IOS – 64bit vs 32bit on mobile devices with 2gb ram – is there any sense

64-bitiosperformanceprocessor

Today I took part in an interesting discussion. Someone said that's great that Apple goes 64bit with their iPhone 5S. Of course I mentioned about no need for 64bits paired with 2 gigs of RAM, but then I started to wonder – is there anything good with 64bit in this case, except for benefits of "future compatibility"? Larger instructions? Any kind of optimalization?

Best Answer

Since the iPhone doesn't use an x86 processor, almost everything you know about 64-bit versus 32-bit will not apply. For example, on x86 processors, more general purpose registers are available in 64-bit mode. This provides a performance boost in 64-bit mode. That doesn't apply to non-x86 processors.

64-bit operation tends to provide benefits to software that handles "bulk data". This generally includes things like encryption, compression, and image processing. Other types of programming don't significantly benefit because they seldom deal with values that occupy more than 32-bits. Also, more memory bandwidth is required by 64-bit code because all pointers are twice as large and this can cause some performance loss.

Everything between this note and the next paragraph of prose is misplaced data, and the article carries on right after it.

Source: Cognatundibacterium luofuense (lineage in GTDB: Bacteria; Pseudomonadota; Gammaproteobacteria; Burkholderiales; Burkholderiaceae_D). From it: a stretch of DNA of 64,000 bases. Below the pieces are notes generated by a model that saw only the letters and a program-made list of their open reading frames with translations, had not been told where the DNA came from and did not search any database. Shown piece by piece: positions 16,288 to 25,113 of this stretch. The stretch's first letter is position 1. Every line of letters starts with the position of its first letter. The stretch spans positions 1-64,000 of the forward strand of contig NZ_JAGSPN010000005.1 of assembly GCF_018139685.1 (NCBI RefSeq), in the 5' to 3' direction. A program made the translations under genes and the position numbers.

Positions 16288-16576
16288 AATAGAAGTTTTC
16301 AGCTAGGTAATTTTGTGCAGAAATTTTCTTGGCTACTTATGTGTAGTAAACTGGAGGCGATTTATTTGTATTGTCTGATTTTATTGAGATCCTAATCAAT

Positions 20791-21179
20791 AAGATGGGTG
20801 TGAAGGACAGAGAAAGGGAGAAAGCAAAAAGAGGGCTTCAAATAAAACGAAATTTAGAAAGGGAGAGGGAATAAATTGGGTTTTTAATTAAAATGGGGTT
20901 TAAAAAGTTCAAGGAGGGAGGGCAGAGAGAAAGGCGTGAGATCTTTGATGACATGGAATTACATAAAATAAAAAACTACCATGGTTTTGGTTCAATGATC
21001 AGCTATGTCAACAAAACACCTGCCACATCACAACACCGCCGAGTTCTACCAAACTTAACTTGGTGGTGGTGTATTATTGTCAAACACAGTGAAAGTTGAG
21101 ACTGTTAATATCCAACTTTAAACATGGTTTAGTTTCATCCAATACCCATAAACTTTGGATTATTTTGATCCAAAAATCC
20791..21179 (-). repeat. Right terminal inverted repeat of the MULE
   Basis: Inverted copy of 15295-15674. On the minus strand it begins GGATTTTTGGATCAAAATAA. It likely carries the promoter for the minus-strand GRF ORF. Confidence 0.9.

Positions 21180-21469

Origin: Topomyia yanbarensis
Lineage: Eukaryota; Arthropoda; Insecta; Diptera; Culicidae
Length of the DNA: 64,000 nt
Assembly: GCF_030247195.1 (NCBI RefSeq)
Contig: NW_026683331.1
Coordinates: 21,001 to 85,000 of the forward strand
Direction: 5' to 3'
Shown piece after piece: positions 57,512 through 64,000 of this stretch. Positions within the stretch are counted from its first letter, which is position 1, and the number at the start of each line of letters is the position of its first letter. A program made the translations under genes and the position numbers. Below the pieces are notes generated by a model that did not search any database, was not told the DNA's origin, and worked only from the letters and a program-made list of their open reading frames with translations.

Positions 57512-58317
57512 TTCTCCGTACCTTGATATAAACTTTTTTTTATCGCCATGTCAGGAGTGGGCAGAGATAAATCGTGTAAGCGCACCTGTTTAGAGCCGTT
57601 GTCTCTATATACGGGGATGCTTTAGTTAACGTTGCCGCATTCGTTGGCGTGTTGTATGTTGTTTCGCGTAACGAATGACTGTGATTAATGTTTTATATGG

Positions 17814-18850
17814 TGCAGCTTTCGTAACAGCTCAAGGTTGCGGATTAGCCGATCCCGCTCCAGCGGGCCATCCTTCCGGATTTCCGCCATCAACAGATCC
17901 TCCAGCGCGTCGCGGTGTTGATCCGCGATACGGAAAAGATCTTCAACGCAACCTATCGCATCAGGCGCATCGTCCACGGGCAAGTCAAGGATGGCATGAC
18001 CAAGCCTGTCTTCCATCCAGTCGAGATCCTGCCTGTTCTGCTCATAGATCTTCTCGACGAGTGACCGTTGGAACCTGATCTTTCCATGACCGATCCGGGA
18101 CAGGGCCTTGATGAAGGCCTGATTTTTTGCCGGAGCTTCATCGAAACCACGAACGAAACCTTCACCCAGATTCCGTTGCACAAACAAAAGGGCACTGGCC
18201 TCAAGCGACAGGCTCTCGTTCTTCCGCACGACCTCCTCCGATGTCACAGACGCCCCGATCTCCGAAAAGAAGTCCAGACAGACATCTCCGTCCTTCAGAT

However, there is one big advantage of 64-bit code over 32-bit code -- virtual memory need not be treated as a scarce resource. This can have all kinds of benefits both for performance, ease of development, reliability, maintainability, and so on. For example, if you're manipulating a large database file, you can memory-map the entire file and access it just like an array. This can eliminate a lot of slow, complex, error-prone code to memory map sections of the file or alternate seeks with data operations.

Similarly, libraries can have fixed virtual addresses. This can improve code sharing and result in memory being used more effectively. It can minimize relocation, which can result in faster code startup.

To be honest, you would have to know a lot about the internals of how the device operates, both in software and in hardware, to usefully opine on whether a change from a 32-bit platform to a 64-bit platform will provide significant benefits.